Mercury is extremely toxic, can cause long-term health damage and is increasingly present in water due to ongoing pollution. Removing it from water is however not easy.
Professor Abdennour Abbas and his lab team from the University of Minnesota College of Food, Agricultural and Natural Sciences (CFANS) created a sponge to address this growing problem. Within seconds, the sponge can absorb mercury from a polluted water source.
The team used nanotechnology to develop a sponge that has outstanding mercury adsorption properties. Mercury contamination can now be removed to below detectable limits from tap and lake water in less than 5 seconds. It takes about 5 minutes to remove the mercury from industrial wastewater. The contamination is converted into a complex that is not toxic and the sponge can be disposed of in a landfill after use. The sponge also kills fungal and bacterial microbes.
As an illustration, if Como Lake in St. Paul were contaminated with mercury at the EPA limit, a sponge the size of a basketball would be needed to remove all of the mercury.
This is an important development for the state of Minnesota. More than 66% of the waters on Minnesota’s 2004 Impaired Waters List are compromised as the mercury contamination in those waters ranges from 0.27 to 12.43 ng/L (the EPA limit is 2 ng/L).
The Minnesota Department of Health has had to establish fish consumption guidelines, as mercury contamination of lake waters leads to mercury accumulation in fish. It is advised that a number of fish species store bought or caught in Minnesota lakes should not be consumed more than once a week or even once a month.
Ten percent of tested newborns in Minnesota’s North Shore had mercury concentrations above the EPA reference dose for methylmercury, the type of mercury found in fish. This means that some pregnant women in Minnesota, and specifically in the Lake Superior region, are exposed to mercury at levels that must be reduced.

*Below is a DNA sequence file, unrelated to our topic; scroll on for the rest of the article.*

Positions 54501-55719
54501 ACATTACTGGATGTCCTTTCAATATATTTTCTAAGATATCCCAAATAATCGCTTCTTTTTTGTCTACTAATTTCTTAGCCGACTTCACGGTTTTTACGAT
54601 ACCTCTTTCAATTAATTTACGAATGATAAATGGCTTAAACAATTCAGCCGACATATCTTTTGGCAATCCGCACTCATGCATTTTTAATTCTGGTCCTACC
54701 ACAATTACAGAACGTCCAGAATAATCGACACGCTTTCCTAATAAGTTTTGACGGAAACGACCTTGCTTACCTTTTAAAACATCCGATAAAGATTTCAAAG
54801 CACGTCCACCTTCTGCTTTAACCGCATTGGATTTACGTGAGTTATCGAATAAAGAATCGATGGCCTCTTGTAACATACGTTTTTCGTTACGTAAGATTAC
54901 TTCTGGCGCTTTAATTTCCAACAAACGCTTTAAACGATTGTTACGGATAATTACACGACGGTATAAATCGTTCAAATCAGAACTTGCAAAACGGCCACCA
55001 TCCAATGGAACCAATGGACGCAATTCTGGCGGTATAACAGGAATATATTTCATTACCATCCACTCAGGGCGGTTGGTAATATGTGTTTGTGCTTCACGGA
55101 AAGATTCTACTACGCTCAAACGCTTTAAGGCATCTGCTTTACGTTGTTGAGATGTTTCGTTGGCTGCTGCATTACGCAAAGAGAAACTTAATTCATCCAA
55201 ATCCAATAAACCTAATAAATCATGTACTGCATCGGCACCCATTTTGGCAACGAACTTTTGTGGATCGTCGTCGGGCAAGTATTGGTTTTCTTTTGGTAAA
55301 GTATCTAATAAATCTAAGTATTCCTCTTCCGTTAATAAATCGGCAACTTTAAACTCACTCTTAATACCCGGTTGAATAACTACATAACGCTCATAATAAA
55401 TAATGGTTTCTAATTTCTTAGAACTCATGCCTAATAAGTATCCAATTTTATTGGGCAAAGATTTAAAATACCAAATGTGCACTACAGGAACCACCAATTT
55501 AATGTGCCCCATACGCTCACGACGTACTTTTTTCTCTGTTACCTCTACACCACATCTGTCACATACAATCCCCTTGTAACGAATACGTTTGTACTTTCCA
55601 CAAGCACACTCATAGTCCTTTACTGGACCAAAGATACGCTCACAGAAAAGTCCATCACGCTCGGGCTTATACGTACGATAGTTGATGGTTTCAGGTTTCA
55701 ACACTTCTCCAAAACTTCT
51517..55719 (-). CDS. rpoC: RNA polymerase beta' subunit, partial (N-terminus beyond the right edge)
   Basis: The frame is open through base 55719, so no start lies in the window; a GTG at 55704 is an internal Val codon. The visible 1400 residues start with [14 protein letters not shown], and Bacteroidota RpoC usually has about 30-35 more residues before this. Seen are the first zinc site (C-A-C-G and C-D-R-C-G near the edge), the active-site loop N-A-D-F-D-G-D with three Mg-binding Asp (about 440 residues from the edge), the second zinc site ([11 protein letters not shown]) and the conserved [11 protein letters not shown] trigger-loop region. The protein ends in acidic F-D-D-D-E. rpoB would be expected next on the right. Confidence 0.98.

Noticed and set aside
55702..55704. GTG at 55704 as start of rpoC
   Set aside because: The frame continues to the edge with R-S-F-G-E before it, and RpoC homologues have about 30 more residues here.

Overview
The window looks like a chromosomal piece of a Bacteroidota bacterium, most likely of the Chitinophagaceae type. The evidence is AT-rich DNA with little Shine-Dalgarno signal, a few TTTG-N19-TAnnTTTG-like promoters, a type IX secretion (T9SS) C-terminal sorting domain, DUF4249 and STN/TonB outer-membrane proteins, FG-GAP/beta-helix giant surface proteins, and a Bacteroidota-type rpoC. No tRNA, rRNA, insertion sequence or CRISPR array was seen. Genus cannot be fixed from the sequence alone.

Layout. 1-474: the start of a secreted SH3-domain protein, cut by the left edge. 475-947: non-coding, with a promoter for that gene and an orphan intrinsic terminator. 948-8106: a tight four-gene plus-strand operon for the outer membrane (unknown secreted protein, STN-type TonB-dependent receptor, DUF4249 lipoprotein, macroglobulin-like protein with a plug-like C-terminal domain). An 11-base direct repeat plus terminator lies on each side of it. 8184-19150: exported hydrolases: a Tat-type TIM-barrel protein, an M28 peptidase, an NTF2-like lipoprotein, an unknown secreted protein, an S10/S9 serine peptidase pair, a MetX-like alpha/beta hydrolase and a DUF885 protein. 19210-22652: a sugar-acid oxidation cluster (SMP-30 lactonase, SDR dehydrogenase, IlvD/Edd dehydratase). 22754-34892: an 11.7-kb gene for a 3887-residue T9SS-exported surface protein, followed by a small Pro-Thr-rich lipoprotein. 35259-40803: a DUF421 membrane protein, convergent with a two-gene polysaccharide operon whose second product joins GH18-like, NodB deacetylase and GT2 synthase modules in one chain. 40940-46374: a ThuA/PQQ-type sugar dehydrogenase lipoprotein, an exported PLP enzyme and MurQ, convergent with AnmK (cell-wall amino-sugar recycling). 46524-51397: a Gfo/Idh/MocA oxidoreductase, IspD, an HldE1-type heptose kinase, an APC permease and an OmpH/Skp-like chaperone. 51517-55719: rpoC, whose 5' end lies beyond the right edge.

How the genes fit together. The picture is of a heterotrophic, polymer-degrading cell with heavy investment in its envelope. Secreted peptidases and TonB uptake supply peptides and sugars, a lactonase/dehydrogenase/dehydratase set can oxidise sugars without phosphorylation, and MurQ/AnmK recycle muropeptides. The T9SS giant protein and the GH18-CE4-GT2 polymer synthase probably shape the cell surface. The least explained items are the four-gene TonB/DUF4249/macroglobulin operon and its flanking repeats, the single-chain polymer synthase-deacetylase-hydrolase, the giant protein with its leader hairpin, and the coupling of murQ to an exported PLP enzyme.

A reduced deposition of mercury is also projected to have economic benefits reflected by an annual state willingness to pay of $212 million in Minnesota alone. US-EPA forecasts show that reducing mercury emissions to the latest established effluent limit standards would result in 130,000 fewer asthma attacks, 11,000 fewer premature deaths and 4,700 fewer heart attacks each year. That translates to between $37 billion and $90 billion in annual monetized benefits.
The new technology would have an impact on inspiring new regulations in addition to improving aquatic life, air and water quality, and public health. Technology shapes regulations and this in turn determine the value of the market. It was estimated that the 2015 EPA Mercury and Air Toxics Standards regulation would cost the industry around $9.6 billion per annum by 2020. This cost could potentially be reduced by the new University of Minnesota technology and make it easy for the industry to meet regulatory requirements.
The full peer reviewed study was published in the journal Advanced Functional Materials.